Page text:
BETTER-LIT car parks. More patrolling by security guards. Female-only parking lots. Panic buttons.
In many ways, Malaysians owed these better security measures to Canny Ong. Her abduction from the car park of a Kuala Lumpur shopping complex, and subsequent murder, had horrified the nation and led to huge changes on how car parks should be run.
Ong’s heart-wrenching last journey began when she came back for a visit in 2003 from the United States, where she worked as an IT analyst.
Tragedy struck on the night of June 14, 2003. She had dinner with her family at the complex and later, she went to retrieve the parking ticket from her car while her mother and sister waited for her by the autopay machine.
That was the last time her loved ones saw her alive.
She would have marked her 29th birthday the following month on July 18.
CCTV footage showed her being kidnapped by someone, who drove off in her car.
Three days later, her remains were found inside a manhole along Jalan Klang Lama.
“Despite the intense publicity on the case, her family members including her husband were always polite towards the media people whom, I admit, could be a nuisance at times, ” recalled The Star chief reporter Beh Yuen Hui, who was on the crime beat then.
“There was not even once when the family members raised their voice at the press, which had constantly hounded them and kept asking questions.”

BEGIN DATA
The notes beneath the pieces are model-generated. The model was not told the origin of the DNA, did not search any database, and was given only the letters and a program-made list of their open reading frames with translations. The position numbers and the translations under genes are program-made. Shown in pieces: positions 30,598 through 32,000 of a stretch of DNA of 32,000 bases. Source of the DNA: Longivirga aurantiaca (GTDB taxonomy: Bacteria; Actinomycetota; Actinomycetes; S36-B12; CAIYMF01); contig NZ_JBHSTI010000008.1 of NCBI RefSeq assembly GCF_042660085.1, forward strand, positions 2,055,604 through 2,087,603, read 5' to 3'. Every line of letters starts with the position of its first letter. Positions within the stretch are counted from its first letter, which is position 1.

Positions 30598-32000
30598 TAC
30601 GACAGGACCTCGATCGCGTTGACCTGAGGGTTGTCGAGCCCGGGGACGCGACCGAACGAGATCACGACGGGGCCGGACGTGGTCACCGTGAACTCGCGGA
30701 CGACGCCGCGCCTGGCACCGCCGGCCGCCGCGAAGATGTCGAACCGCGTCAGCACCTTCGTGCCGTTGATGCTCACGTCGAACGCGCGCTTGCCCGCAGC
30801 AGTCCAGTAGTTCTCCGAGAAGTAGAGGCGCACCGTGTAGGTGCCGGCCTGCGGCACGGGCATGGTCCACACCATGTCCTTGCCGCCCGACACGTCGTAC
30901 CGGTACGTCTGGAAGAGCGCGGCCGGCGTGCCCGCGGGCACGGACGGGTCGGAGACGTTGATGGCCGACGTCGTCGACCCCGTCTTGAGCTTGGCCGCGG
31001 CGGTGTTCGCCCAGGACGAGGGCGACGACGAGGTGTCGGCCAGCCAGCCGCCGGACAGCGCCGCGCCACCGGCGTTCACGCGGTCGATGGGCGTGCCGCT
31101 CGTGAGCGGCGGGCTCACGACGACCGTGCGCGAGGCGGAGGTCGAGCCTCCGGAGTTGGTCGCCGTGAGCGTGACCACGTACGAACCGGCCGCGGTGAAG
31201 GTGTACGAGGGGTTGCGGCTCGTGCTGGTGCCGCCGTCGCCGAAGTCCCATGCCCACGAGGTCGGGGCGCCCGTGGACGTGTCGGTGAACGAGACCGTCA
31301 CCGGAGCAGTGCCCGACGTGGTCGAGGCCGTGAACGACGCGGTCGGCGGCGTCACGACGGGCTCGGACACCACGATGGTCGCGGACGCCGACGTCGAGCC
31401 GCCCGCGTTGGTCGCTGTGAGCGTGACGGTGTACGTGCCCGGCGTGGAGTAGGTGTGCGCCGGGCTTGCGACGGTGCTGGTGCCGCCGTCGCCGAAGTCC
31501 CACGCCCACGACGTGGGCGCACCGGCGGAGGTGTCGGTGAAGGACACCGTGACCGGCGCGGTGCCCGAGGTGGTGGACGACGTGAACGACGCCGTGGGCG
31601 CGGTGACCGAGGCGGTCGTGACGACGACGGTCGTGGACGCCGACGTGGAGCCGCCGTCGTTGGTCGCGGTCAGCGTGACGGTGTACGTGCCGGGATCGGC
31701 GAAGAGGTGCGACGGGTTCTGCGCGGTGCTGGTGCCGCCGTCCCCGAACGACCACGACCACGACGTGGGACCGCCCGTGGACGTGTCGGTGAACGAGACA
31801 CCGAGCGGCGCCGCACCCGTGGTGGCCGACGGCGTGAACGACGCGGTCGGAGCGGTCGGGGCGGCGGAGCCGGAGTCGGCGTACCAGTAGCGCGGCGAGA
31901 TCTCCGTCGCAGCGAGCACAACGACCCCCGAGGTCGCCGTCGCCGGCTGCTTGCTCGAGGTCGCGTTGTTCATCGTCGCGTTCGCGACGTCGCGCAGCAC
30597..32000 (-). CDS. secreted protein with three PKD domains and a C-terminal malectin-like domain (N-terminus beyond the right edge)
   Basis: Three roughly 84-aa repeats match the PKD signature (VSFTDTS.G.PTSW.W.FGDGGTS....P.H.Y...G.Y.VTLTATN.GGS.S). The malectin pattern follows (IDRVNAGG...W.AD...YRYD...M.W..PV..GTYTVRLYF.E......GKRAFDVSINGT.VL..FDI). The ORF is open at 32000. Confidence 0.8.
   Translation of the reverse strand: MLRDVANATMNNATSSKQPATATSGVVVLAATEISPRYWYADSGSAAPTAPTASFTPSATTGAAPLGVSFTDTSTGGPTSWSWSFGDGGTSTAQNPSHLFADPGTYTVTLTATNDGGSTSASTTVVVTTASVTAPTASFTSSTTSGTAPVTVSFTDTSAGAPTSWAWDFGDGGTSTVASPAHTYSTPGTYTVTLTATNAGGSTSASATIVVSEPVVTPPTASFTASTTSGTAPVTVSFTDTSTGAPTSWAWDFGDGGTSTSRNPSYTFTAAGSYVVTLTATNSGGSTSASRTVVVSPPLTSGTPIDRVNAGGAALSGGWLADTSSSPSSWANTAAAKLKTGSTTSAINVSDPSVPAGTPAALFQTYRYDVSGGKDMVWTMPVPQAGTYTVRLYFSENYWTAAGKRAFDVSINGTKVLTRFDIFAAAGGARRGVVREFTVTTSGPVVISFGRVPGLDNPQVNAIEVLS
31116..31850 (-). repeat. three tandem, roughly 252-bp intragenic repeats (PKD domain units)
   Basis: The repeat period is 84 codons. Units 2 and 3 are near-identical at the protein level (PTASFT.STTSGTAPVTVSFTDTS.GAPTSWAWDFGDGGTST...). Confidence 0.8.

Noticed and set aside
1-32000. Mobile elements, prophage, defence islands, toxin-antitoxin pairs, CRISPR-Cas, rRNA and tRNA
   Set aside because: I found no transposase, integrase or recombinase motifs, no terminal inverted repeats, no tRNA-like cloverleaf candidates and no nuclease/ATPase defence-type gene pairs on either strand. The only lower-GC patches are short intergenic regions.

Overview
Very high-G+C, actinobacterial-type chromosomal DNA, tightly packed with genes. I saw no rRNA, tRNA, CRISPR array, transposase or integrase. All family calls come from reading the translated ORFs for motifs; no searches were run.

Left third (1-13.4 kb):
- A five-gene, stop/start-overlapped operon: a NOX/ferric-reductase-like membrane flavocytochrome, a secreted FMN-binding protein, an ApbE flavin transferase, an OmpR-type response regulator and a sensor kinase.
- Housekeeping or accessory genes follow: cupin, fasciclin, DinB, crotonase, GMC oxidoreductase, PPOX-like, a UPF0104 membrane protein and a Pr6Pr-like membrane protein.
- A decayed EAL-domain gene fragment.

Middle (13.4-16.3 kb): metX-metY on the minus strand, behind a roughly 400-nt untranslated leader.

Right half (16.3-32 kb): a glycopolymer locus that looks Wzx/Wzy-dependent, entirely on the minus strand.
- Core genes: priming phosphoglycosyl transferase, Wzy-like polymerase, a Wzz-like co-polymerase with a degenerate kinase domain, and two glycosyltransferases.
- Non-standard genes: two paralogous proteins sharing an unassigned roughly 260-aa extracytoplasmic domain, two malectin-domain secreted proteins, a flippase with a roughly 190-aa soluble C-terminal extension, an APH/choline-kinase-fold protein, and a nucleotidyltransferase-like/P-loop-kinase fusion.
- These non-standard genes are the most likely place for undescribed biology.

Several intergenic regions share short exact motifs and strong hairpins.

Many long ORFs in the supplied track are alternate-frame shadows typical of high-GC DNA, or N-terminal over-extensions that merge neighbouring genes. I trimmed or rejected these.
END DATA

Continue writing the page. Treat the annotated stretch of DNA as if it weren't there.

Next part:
Beh had met the parents for the first time when the family sought out MCA’s Datuk Seri Michael Chong in seeking public help to find Ong.
On another occasion at the police station, she said that Ong’s husband even spared a few minutes to thank the police for their professionalism in the investigation.
“The last time I met the family was when they picked up her ashes at the crematorium. This time, they had remained silent. Her husband apologised for not being able to answer any more questions.
“If you think about it, what more can they say?” Beh said.
Days later, Ahmad Najib Aris, a former aircraft cabin cleaning supervisor, was arrested after forensic evidence was found.
On Feb 23, 2005, a High Court in Shah Alam convicted Ahmad Najib, 27, and sentenced him to death.
Four years later, he lost his final appeal when the Federal Court upheld his death sentence.
He was eventually hanged at the Kajang Prison on Sept 23, 2016 after spending 11 years on death row.
Days after his execution, a reader wrote to The Star, saying:
“Shoppers in shopping complexes should be grateful to Canny Ong whose tragic death forced mall owners and operators to upgrade their security features.”